The Marine Corps is in the midst of wholesale change, driven primarily by the current and projected geopolitical landscape. It is a change of a size and scope that few, if any, of today’s Marines have experienced. In his Commandant’s Planning Guidance (CPG), General David Berger lays out steps and tasks toward reform across numerous areas. Certain “truths” the service has held for decades are now uncertain, and divestment procedures are under way for equipment long held sacred.1
A key question that has arisen during the planned force restructuring concerns a concept held dear by the Marine Corps and its leaders: the Marine air-ground task force (MAGTF). The Commandant has noted, “We are not defined by any particular organizing construct—the [MAGTF] cannot be our only solution for all crises.”2
Indeed, if the Marine Corps is to find new ways to “tackle the diverse and difficult security challenges of the 21st century,” it must seek alternative employment methods. The MAGTF should not be the default model in the new force design. Exploring alternate methods could provide a flexibility and adaptability that surely will be required in the fights of the future.
This does not mean the Marine Corps should never deploy a MAGTF. The 15th Marine Expeditionary Unit’s seizure of Camp Rhino in Afghanistan, the 1st Marine Expeditionary Brigade’s march on Baghdad in the Iraq War, and the 22nd Marine Expeditionary Unit’s response efforts in Haiti in 2010 are all admirable examples of MAGTF employment.3 However, all three examples predate the CPG and its renewed emphasis on support to the naval force, and none involved peer-level adversaries with territorial advantages or sustained parity throughout all domains.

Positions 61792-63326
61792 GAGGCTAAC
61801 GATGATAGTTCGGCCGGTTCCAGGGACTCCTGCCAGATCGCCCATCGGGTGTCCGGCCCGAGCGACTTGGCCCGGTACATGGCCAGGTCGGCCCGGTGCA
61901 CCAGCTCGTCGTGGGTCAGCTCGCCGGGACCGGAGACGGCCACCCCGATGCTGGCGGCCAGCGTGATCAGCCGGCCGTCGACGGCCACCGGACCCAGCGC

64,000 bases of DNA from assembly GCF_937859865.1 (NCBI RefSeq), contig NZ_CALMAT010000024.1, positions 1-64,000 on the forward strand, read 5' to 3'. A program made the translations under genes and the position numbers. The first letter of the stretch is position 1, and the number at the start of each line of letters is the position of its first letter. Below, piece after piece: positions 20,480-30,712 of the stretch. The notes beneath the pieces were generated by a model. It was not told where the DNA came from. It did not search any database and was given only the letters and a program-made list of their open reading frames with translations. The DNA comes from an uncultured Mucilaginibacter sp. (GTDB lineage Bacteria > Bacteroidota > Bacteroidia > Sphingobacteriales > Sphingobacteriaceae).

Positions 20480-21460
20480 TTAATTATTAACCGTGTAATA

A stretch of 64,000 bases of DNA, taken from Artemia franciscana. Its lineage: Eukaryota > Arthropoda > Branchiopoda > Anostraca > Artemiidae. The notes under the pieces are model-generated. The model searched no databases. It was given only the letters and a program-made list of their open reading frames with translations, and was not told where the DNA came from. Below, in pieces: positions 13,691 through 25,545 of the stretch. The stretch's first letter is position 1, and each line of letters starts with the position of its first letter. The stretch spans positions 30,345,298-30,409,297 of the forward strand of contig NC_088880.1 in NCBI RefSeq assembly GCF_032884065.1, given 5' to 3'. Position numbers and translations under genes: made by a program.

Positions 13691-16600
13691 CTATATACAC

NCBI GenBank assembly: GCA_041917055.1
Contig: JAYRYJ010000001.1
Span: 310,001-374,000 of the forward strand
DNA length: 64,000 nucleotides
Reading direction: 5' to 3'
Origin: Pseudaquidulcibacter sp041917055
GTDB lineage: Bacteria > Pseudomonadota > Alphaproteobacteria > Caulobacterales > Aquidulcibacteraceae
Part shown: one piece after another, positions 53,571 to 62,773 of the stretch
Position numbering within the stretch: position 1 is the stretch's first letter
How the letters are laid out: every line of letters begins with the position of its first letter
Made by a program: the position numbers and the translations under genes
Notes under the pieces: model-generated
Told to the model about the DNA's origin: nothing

The current global operating environment is characterized by great power competition and adversary actions that reside below the threshold for kinetic response. This new state necessitates a revamped approach.
One Solution Does Not Fit All
The wars in Iraq and Afghanistan, “characterized by long-term stability and counterinsurgency operations against insurgent forces and terrorist organizations, necessitated a focus on the demands of land operations” across expansive spatial and temporal gaps.4 These distributed operations lent themselves well to traditional service employment models. Marine Expeditionary Force (MEF) command nodes based out of Camps Leatherneck and Bastion established largely contiguous areas of operations, while subordinate units covered key terrain throughout Helmand and Nimroz provinces. The method worked, and the service executed admirably at the tactical level.